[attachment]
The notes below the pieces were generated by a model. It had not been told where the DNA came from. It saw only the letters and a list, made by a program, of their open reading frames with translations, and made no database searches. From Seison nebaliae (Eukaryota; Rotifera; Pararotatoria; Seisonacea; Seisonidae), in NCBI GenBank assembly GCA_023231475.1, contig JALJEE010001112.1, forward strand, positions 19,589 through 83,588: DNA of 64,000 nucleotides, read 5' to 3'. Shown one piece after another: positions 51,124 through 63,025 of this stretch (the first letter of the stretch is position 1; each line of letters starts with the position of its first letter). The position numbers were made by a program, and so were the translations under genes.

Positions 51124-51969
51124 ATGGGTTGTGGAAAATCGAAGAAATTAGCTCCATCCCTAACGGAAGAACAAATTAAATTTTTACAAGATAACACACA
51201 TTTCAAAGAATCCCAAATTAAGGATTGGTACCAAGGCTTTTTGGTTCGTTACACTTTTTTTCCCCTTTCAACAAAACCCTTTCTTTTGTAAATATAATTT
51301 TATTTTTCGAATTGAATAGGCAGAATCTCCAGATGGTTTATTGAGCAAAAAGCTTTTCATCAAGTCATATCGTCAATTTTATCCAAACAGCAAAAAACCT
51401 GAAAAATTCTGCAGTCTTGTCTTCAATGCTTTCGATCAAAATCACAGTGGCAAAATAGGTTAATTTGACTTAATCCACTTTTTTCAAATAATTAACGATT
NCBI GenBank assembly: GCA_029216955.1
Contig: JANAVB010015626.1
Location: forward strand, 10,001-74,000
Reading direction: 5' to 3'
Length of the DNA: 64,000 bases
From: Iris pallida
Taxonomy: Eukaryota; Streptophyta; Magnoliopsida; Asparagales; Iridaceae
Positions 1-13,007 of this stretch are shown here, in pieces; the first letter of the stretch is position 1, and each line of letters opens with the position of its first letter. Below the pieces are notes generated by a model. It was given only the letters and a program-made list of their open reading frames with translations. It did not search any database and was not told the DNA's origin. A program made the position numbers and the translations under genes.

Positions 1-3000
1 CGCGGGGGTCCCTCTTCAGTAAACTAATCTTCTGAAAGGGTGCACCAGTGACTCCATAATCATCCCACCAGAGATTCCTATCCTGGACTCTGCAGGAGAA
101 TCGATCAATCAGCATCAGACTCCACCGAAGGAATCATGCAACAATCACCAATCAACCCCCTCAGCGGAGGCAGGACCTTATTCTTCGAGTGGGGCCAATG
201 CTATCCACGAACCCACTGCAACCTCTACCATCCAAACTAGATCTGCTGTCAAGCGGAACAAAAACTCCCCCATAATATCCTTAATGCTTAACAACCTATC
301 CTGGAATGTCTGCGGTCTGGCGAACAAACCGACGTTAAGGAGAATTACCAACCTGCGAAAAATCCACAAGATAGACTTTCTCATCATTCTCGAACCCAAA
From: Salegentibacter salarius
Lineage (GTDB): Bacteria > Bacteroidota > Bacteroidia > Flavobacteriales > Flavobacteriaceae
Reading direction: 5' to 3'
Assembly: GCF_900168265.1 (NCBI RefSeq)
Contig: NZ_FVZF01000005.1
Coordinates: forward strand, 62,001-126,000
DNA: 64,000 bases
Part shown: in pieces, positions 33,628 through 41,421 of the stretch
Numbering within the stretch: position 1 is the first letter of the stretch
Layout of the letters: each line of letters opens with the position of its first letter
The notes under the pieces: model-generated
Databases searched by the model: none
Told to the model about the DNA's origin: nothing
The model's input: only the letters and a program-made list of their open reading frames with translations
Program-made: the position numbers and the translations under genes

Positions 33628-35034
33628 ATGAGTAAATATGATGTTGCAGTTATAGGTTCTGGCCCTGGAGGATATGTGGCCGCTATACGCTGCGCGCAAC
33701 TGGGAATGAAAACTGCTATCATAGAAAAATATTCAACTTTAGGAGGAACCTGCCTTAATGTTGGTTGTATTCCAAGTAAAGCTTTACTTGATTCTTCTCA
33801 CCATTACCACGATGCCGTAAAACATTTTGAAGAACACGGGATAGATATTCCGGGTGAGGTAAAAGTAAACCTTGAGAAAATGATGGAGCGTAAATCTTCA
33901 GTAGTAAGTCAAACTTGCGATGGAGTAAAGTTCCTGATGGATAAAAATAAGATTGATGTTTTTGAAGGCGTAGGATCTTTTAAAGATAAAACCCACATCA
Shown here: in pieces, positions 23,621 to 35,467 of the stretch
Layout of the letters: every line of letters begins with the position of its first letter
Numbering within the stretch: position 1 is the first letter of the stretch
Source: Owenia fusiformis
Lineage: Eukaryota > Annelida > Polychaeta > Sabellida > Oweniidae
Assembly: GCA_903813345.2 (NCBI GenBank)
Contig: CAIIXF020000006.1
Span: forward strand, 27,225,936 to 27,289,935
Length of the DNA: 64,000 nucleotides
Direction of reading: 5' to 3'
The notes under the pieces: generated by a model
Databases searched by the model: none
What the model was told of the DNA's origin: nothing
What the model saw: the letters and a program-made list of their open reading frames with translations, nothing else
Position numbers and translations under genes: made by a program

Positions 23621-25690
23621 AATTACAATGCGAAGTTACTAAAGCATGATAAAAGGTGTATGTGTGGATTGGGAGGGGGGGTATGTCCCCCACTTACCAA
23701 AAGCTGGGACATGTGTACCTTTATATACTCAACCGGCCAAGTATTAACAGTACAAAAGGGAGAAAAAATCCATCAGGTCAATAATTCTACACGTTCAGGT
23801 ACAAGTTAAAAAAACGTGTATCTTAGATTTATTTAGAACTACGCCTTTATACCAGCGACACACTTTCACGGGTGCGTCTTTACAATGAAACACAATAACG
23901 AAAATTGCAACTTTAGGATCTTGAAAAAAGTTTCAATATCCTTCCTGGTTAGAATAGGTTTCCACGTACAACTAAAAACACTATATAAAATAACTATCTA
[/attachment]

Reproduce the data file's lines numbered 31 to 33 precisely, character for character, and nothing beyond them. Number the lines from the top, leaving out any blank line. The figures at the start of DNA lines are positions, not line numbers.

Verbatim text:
Databases searched by the model: none
Told to the model about the DNA's origin: nothing
The model's input: only the letters and a program-made list of their open reading frames with translations